Discourse theory can offer some insights into the rise of populist parties around Europe. Two very prominent scholars in the field, Chantal Mouffe and Ernesto Laclau identify five central points of discourse theory, which I will use to explain the ascension and quick decline of Dan Diaconescu People’s Party
All social forms take place in a background of historically specific discourses
Discourse theory goes beyond simply studying historical events and focuses on the context as well, on the discourses shaping a society. A dominant discourse tries to create a chain of equivalence by linking floating signifiers with a positive value (e.g. “freedom”, “justice”, “fairness”). This chain of equivalence then opposes, takes distance from, and even demonizes other such chains enshrining contrasting ideas (e.g. “oppression”, “injustice”, “unfairness”). Some of these seemingly “empty” signifiers manage to stabilize themselves around the meanings of other signifiers, thus becoming nodal points of a certain discourse –the most important objects of that discourse.
In the case of PPDD, “the people” is definitely a nodal point. “The people” is always in opposition with “them”; “them”, in our case study, is represented by the traditional political parties which have been messing with the people’s jobs over 20 years, the corrupt political elites, working against “us”, the honest, decent Romanian people. The foreigner becomes quite a recurring theme for the party’s discourse; behind it stands the idea that Romania’s economy was somehow hurt by foreign companies which control its national resources (Florian, 2012:11-13). The party’s program creates a link between the foreign companies and the establishment; seeing how the latter is corrupt, it must definitely be serving the foreign. This aspect strengthens the “otherness”, at the same time, avoiding the risk of diluting the people’s attention towards two enemies. In this manner, a chain of equivalence was created around the nodal point of “the people”; more than once could one hear the party’s leader talking about “the people’s trust”, “the people’s interest”, or “the people’s right to a job”.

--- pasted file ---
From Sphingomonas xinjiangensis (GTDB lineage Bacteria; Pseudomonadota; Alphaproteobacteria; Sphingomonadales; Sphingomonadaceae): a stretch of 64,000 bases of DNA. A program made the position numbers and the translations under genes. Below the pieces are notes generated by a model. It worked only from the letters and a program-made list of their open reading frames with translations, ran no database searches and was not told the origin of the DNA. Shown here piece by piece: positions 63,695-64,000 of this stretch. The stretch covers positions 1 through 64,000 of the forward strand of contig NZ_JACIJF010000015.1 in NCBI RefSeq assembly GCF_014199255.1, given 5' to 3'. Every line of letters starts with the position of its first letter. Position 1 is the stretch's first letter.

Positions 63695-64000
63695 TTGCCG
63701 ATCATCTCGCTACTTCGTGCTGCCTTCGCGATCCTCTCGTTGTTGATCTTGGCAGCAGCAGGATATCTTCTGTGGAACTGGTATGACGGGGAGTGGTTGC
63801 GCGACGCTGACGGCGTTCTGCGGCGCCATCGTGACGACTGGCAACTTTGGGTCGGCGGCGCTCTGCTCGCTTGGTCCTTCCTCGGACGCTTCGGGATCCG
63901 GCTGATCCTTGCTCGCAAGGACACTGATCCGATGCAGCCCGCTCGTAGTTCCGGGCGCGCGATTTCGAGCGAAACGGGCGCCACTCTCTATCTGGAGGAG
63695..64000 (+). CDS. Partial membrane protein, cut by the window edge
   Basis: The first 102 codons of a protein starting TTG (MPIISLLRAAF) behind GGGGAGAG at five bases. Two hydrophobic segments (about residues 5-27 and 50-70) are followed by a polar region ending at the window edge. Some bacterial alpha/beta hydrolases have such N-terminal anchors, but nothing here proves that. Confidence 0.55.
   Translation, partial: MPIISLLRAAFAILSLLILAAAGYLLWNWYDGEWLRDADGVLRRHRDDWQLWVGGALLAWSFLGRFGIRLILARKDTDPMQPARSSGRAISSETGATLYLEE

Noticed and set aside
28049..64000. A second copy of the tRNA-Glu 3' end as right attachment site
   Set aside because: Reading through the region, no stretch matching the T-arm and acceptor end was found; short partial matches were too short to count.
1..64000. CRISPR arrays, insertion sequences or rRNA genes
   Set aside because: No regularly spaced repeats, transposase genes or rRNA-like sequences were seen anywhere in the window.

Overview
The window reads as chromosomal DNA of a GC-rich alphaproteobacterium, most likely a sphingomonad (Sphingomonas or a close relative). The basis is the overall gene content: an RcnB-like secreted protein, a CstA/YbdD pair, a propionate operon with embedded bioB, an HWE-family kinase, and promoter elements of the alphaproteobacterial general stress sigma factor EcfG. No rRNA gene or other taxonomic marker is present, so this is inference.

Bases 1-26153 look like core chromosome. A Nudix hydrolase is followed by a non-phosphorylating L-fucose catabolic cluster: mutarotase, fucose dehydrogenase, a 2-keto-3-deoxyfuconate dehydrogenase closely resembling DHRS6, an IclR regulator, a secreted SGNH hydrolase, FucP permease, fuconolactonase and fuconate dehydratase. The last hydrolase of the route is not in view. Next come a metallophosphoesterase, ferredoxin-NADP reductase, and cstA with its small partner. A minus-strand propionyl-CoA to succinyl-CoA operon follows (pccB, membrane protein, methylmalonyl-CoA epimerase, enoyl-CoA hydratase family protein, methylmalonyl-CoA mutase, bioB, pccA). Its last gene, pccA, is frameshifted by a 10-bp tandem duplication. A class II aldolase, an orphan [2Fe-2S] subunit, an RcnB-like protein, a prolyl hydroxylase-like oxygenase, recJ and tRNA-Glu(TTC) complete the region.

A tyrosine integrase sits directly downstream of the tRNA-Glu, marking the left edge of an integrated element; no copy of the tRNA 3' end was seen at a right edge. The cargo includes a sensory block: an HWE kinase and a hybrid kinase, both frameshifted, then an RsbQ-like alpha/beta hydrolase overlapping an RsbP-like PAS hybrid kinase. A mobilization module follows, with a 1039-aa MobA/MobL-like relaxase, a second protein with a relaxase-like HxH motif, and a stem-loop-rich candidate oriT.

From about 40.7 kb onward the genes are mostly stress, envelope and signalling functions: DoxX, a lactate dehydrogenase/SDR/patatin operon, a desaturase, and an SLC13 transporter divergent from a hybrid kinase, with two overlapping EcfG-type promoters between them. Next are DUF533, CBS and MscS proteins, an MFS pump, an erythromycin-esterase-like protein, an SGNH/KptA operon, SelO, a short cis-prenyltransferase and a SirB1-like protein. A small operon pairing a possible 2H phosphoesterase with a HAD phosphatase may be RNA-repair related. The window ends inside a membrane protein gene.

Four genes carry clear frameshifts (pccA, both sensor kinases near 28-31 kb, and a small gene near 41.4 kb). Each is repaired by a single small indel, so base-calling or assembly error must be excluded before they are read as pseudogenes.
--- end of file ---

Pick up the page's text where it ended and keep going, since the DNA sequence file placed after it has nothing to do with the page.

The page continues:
Following discourse theory’s insights, PPDD’s political program may not look so surprising. The public opinion in Romania was and still is generally unsatisfied by the traditional political parties which, after the fall of the communist regime, alternated in power, but could not shake the perception among the poorer masses, that not much has changed in the post-communist society. Moreover, the economic recession strongly hit the Romanian economy and implicitly increased unemployment, which determined the government to ask for foreign financial help (the link between corrupt elites and the exploiting foreigner). Put in this context, PPDD seized the opportunity and managed to tap into a segment of the electorate which had unsatisfied demands in these areas.
Discourses in a society are constructed through hegemonic struggles
Discourse theory argues that the actors behind discourses in a society are in a continuous fight for hegemonic power; however, power is defined not as the control over state institutions, but the control over the discourses providing social representation. Hegemonic discourses are those who somehow manage to convince the society as a whole that it is their principles which should be used in reading (or “changing”) the past, the present, and shaping the future. In other words, the people become convinced of the fact that one certain representation of a discourse is the only one accurately explaining the world as such. In societies with many unsatisfied social demands, the demands of a relatively small group become the signifiers of a popular discourse (although these demands may seem -or even are- unrelated) (Laclau 2005:39).